Although you cannot see into the future, predictive network technology can detect and resolve possible issues before they materialise.
It nearly appears to be magic, yet predictive network technology is everything but.
Predictive network technology, which employs artificial intelligence (AI) and machine language (ML) mathematical models and algorithms, notifies an organisation to network concerns as early as feasible and gives problem-solving solutions. “Through predictive analytics, the technology enables networks to learn from previous instances utilising large volumes of data,” argues Titus M, a senior analyst with technology and business research firm Everest Group. “It collects network telemetry data, analyses trends, forecasts network challenges that may negatively impact user experience, and proposes alternative solutions.”
According to Sam Halabi, technology consulting competency leader at business consultancy firm EY, predictive network technology can also provide network remediation solutions for automatic or manual adoption, depending on the use case.
The benefit of predictive network technology is that it enables network operations to switch from a reactive to a proactive strategy when dealing with anticipated problems. Network issues can arise for a variety of reasons, according to Halabi, including deterioration in the transport network, bandwidth congestion/traffic loss, ineffective routing, network outages, and more. “Such issues can have a significant negative financial impact when they arise and are quite disruptive to the business.”
Predictive network technology is a strong and useful tool, but it also has some significant risks. The fact that the algorithm can only choose from the possibilities that are provided raises several questions. According to Chuck Everette, head of cybersecurity advocacy at cybersecurity technology business Deep Instinct, “the system might not be able to respond effectively if you haven’t planned for it or haven’t educated it for particular eventualities.” “Automated decisions were happening at such a pace you couldn’t make heads or tails of the root cause owing to the continual changes in the adaption of the network trying to cure or heal itself,” Everette claims he has seen such instances.
Additionally, prospective users should be aware that predictive network technology only works well when it is implemented by businesses and their service providers. According to Halabi, “predictive network technology must operate end-to-end to predict and repair problems.” “Having a service provider who doesn’t use the technology may hamper enterprises that adopt the technology.” He suggests that prospective adopters consult with their service providers to see if there could be any compatibility problems. The decision of whether to turn their network operation over to AI software presents another difficulty for new adopters. Human managers and operators will still be held responsible for any poor judgments made on their behalf when predictive network technology is in charge.
Halabi suggests approaching adoption from the centre of the road. According to him, operations staff will presumably try to use [service] recommendations provided by [predictive network] systems to the best of their abilities but won’t likely switch over immediately to automatic remediation. The combination of effective predictive technology applications and knowledgeable, experienced IT and operational teams will pave the way for success.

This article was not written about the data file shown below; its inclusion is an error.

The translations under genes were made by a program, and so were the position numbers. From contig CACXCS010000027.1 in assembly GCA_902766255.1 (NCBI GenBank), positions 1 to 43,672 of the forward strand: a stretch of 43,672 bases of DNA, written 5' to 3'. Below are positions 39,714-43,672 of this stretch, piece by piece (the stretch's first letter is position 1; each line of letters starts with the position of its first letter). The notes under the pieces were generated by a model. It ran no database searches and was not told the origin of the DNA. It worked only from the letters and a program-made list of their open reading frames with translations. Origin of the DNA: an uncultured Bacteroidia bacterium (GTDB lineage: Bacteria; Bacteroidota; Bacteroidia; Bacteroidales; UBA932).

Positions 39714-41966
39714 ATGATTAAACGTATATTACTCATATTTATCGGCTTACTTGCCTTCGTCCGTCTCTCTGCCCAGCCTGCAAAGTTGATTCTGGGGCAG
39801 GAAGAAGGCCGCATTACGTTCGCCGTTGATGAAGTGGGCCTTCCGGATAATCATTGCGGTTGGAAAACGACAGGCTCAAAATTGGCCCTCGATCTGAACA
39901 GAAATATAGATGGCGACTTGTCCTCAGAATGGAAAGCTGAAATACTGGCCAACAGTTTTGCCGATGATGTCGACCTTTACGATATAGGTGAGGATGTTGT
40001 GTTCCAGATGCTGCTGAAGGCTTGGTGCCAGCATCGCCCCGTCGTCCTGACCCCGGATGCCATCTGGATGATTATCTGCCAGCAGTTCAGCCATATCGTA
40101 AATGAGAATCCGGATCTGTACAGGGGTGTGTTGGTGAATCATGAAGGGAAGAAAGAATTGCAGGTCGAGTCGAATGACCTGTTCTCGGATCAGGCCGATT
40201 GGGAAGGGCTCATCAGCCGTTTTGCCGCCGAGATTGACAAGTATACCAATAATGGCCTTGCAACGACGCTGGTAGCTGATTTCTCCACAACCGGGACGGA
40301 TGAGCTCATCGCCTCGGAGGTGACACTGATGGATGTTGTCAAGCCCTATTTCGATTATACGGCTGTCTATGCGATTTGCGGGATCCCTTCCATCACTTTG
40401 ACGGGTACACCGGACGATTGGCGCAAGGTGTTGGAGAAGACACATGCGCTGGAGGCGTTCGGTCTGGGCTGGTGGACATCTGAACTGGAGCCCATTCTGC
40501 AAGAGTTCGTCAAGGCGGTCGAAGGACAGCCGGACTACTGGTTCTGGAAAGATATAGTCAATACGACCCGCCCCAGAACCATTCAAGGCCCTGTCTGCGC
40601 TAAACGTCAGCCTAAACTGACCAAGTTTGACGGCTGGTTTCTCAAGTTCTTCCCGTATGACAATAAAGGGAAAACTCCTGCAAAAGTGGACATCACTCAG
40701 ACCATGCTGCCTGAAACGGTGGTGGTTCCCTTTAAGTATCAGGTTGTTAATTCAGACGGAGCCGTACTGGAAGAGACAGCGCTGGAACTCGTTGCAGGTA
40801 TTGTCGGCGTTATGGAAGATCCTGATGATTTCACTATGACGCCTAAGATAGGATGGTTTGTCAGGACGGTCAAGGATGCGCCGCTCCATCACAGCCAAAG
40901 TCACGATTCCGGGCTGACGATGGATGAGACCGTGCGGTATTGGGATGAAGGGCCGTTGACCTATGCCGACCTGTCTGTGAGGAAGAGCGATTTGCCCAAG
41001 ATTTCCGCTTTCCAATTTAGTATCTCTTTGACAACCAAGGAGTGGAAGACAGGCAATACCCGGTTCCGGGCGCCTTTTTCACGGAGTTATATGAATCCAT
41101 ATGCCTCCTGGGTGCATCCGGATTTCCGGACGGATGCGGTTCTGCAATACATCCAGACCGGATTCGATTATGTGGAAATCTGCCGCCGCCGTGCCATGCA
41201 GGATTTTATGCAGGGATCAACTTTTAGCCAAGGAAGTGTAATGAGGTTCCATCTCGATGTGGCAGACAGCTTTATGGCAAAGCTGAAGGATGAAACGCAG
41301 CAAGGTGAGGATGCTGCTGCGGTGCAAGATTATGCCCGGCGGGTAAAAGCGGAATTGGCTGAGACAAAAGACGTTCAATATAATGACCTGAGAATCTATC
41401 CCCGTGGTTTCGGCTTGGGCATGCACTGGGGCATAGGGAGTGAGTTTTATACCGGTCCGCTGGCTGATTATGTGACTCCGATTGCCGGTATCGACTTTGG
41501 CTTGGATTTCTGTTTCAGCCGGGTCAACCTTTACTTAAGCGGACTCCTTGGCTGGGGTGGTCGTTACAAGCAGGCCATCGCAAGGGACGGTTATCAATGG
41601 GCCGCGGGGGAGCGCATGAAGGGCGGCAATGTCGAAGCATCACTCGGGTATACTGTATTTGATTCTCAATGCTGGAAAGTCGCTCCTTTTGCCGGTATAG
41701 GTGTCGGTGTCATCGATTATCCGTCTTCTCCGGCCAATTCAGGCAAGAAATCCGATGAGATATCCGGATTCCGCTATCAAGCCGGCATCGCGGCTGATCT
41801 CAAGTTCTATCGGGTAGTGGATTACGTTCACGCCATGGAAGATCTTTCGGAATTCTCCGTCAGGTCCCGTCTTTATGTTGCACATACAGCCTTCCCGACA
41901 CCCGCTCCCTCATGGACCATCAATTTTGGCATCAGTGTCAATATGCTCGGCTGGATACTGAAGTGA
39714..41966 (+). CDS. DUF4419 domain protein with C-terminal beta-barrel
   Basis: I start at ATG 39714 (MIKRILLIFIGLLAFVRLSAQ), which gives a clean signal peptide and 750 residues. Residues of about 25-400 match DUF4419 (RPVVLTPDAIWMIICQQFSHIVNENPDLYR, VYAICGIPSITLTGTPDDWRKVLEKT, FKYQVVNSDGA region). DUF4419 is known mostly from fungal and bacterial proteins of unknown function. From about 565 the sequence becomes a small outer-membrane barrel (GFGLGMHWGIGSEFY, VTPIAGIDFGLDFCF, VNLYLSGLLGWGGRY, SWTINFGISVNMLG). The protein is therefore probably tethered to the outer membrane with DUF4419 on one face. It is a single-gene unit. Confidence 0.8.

Predictive network technology can be used effectively by choosing a sound use case — a problem or other crucial business requirement — and then conducting a trial to evaluate the results. Michael Haynes, principal client engagement leader, worldwide telecoms industry at IBM, advises, “Plan it like you would any Agile project.” This is a good strategy, he says, because insight often needs to be verified or prioritised by a person before it is automated. People cannot scale, but technology can. Starting small gives teams a better chance to demonstrate incremental improvement, pick up new skills along the way, and drive the plan’s next logical step, according to Haynes.
Large businesses and telcos are putting themselves in position to be early adopters of predictive network technology. Once the technology is shown to work dependably, Haynes anticipates that medium, small, and micro-enterprises will follow suit.
The automatic remediation provided by predictive network technology promises to lessen management strain while improving performance and reducing service failures as networks change and become more sophisticated. Although a lot of network technologies, like SD-WAN, have already started to optimise traffic routing based on network and application performance and visibility, such solutions still tend to be somewhat reactive. The adoption of predictive network technologies, according to Halabi, “changes the game since they handle both problem avoidance and problem treatment.” The software-defined and application-aware network is an emerging technology that is ideally positioned to establish a baseline.
Predictive network technology is important to keep in mind, but it doesn’t replace the necessity for human supervision and monitoring. This kind of technology cannot be “set-and-forget,” according to Everette. It must be constantly watched over and tuned in order to function at its best.